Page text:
The majority of textbooks that describe plant installation use photo­graphs and examples common to the temperate zone. This one is no exception. Fortunately, there are not many geographic differences in methods of installation, but there are a few. They are based largely on plant species distinctions and on soil differences.


Palms are monocots that grow as trees or shrubs and may have single or multiple trunks. There are many different types of palms and they can be found in settings as diverse as the seacoast and the desert. Each branch has only a single terminal bud, allowing the plant to grow only at that point. Roots are produced continuously from the base of the trunk and they are shorter lived than the roots of woody dicots. The major­ity of palms that are used in landscapes are grown in nurseries, not the wild. They may be produced in containers or grown in fields. Like the woody dicots, palms must have an adequate root and soil ball attached if they are to transplant successfully. However, because of the differ­ence in how and where the roots are produced, the root ball is seldom as large as that of the woody plants. A root ball diameter that is about two feet greater than the diameter of the trunk is generally accepted as an adequate size. To be certain, landscapers should consult the local industry standards of their geographic region since there is no single industry norm. Many palms are not root pruned before being dug to promote new root formation prior to transplanting. Large palms can be moved with a tree spade. Smaller plants are handled with ball carts or carried at the root ball. To protect the tender terminal bud, the fronds of a palm are usually tied up and around the end of each branch with biodegradable twine before being harvested and moved. It is important to keep the root ball moist until the transplant is accomplished (Figures 10-16A and B).

Palms should be set at the same depth they were in the field or in their production container. If set too shallow, they may topple over. If set too deep, they may suffer nutrient deficiency. Staking is often needed to

figure 10-16A and B. Large palms, with fronds tied, are set into planters using a crane. (Delmar/Cengage Learning. Photo by Jack Ingels.)

stabilize the new transplants. The technique used is an exterior support brace, not the wire system described for temperate zone trees (Figure 10-17).

Following their transplanting, the palms should be kept well- watered and misted throughout their first season. Where conditions are excessively hot and dry, the fronds may remain tied around the terminal bud for most of the first season as well as to protect it from drying. The support structure may remain in place for up to a year.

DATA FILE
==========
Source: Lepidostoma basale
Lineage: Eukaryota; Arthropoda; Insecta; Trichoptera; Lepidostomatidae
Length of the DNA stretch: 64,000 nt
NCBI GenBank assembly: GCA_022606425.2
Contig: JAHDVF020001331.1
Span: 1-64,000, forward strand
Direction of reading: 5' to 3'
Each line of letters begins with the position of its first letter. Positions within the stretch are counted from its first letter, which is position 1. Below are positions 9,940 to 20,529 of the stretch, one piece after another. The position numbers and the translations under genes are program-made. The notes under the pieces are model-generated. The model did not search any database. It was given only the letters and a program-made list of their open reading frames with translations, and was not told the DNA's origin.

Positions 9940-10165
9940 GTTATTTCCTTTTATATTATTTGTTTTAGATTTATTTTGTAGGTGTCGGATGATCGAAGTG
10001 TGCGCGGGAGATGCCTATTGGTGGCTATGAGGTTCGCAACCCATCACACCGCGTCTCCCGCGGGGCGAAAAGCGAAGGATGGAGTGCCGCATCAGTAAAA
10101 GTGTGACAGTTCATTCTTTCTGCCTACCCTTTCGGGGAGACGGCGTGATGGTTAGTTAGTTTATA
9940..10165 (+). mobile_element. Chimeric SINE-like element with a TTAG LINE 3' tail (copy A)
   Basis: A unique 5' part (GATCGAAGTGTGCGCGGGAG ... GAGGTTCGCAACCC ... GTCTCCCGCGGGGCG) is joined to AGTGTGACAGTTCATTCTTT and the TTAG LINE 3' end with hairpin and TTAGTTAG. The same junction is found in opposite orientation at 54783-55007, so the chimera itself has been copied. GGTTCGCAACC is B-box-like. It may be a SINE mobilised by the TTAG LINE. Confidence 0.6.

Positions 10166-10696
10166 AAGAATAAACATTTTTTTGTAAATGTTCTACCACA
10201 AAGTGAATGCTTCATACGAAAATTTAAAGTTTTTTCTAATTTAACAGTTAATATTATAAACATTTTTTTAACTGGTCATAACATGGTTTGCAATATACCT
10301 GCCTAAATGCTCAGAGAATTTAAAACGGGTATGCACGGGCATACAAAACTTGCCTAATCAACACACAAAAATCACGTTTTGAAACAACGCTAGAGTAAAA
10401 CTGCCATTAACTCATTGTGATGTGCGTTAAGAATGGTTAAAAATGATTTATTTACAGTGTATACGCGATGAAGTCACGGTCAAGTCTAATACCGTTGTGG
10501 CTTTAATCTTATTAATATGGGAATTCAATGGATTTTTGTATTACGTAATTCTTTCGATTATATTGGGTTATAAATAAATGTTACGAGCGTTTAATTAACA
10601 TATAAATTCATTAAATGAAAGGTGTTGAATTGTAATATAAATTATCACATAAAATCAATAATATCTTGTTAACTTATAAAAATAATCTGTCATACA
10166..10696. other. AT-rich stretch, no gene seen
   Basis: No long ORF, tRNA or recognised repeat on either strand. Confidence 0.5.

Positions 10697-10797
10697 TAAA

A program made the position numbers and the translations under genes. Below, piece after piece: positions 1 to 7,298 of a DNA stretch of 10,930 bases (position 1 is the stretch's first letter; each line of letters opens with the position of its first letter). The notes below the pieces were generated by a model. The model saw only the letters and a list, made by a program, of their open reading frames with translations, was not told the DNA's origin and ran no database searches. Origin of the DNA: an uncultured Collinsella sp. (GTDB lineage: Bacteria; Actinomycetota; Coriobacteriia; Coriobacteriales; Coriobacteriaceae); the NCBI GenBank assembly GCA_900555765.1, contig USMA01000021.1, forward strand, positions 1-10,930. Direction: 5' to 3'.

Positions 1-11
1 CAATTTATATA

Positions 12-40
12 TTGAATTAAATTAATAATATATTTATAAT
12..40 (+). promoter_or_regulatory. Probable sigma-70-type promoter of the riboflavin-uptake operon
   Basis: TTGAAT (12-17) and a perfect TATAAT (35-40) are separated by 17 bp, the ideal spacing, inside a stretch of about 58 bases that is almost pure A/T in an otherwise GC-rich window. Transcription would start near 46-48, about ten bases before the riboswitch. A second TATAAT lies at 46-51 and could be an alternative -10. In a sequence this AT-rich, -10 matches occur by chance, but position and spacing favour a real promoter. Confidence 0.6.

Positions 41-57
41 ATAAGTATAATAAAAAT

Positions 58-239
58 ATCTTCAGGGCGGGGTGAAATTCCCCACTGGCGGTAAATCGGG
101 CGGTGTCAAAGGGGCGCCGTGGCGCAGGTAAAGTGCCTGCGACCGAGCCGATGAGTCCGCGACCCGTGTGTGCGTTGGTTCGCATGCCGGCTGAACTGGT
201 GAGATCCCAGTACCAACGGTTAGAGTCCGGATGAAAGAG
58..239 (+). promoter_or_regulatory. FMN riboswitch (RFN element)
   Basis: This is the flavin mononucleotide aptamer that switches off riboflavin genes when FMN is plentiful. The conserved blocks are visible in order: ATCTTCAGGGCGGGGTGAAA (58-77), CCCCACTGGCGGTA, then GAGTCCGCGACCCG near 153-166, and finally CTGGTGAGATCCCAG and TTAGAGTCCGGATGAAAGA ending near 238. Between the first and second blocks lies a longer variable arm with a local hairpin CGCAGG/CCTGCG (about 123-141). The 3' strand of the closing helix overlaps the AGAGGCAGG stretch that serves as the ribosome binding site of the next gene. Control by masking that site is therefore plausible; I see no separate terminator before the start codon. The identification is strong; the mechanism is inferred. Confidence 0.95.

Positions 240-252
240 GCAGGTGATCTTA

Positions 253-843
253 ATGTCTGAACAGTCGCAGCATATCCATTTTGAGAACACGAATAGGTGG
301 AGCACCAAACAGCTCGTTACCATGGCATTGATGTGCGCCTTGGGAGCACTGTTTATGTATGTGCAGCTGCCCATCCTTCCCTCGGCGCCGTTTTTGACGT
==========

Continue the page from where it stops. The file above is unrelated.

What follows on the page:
High-quality landscapes require high-quality plant materials that are properly installed. A variety of tools are used in the installation of plant materials. Some are hand tools, many with multiple functions. Others are power tools that make possible the installation of large plants and/ or the preparation of suitable transplant sites.

Landscape plants are available in bare root form, or as balled and burlapped root and soil balls, or in production containers that can pro­duce plants as large as trees and shrubs or as small as bedding plants and groundcovers.

The best time to transplant is when good root growth can occur prior to the development of shoots and leaves. For most woody plants, early autumn is the ideal season. However, alternative planting seasons exist throughout the nation depending on the climate and the species.

When installing any plant, the overriding objective is to minimize transplant stress and return the plant to a normal state of growth as quickly as possible. Reducing the physical and physiological stress on the plant is critical. Proper preparation of the planting site and the root system, followed by correct placement, backfilling, stabilization, and post-transplant care will ensure a successful installation.

Stabilization techniques can include protective staking as well as that done to support a weak stemmed plant or to prevent a plant from tipping. When done correctly, staking permits the plant to move in the

wind, then be returned to its upright position. Guying is used to support large plants, usually trees. It anchors the tree to stakes driven deep into the soil below grade. Mulching, trunk wrapping, and the use of anti- transpirants are also important to successful post-transplant care and establishment of the plant.

The chapter also looked at the several specific techniques required for the successful installation of bedding plants, groundcovers, bulbs, cacti, and palms.



Answer each of the following questions as briefly as possible.

1. Identify the following tools used in the installation of landscape plants.


Indicate if the following statements are true or false.

1. The root form of the transplant determines how the plant is installed.


Upon completion of this chapter, you should be able to

• water, fertilize, edge, and mulch tree and shrub plantings.

• prune trees and shrubs correctly.

• maintain annual and perennial flower plantings.

• winterize landscape plants.



lead branch

scaffold branches




water sprouts


As important as the design and proper installation of landscape plant­ings is their ongoing maintenance. Many gardens do not attain the appearance envisioned by the landscape designer until the plants have time to mature. Aiding those plants in their healthy maturation requires attentive and knowledgeable maintenance. Also, some designs require specific plant effects such as clipped formal hedges or espalier training to create the garden as envisioned. In both instances, the value of skillful landscape maintenance is apparent. A maintenance program generally will include the following tasks: watering, fertilizing, mulching, edging, pruning, pest control, and winterization.